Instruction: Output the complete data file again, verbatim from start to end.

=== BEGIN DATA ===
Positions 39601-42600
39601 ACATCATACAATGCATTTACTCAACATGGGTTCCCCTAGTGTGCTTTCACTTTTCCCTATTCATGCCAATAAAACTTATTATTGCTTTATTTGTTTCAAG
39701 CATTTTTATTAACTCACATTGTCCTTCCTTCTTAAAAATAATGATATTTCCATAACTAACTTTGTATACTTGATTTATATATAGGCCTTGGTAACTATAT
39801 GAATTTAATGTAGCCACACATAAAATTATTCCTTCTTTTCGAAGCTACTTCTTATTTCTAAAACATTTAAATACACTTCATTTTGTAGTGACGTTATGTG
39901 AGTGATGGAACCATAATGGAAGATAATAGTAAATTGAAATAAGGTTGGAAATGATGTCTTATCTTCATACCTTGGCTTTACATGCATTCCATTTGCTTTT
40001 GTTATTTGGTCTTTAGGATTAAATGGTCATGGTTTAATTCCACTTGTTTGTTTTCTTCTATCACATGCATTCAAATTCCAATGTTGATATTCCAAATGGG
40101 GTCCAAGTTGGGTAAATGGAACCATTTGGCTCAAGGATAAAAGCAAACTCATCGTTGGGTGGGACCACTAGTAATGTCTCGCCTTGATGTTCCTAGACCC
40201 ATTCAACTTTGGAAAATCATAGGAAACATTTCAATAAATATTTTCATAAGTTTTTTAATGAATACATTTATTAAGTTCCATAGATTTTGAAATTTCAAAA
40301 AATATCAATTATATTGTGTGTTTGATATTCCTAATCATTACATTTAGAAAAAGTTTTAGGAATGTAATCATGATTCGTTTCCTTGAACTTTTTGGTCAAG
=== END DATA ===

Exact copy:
Positions 39601-42600
39601 ACATCATACAATGCATTTACTCAACATGGGTTCCCCTAGTGTGCTTTCACTTTTCCCTATTCATGCCAATAAAACTTATTATTGCTTTATTTGTTTCAAG
39701 CATTTTTATTAACTCACATTGTCCTTCCTTCTTAAAAATAATGATATTTCCATAACTAACTTTGTATACTTGATTTATATATAGGCCTTGGTAACTATAT
39801 GAATTTAATGTAGCCACACATAAAATTATTCCTTCTTTTCGAAGCTACTTCTTATTTCTAAAACATTTAAATACACTTCATTTTGTAGTGACGTTATGTG
39901 AGTGATGGAACCATAATGGAAGATAATAGTAAATTGAAATAAGGTTGGAAATGATGTCTTATCTTCATACCTTGGCTTTACATGCATTCCATTTGCTTTT
40001 GTTATTTGGTCTTTAGGATTAAATGGTCATGGTTTAATTCCACTTGTTTGTTTTCTTCTATCACATGCATTCAAATTCCAATGTTGATATTCCAAATGGG
40101 GTCCAAGTTGGGTAAATGGAACCATTTGGCTCAAGGATAAAAGCAAACTCATCGTTGGGTGGGACCACTAGTAATGTCTCGCCTTGATGTTCCTAGACCC
40201 ATTCAACTTTGGAAAATCATAGGAAACATTTCAATAAATATTTTCATAAGTTTTTTAATGAATACATTTATTAAGTTCCATAGATTTTGAAATTTCAAAA
40301 AATATCAATTATATTGTGTGTTTGATATTCCTAATCATTACATTTAGAAAAAGTTTTAGGAATGTAATCATGATTCGTTTCCTTGAACTTTTTGGTCAAG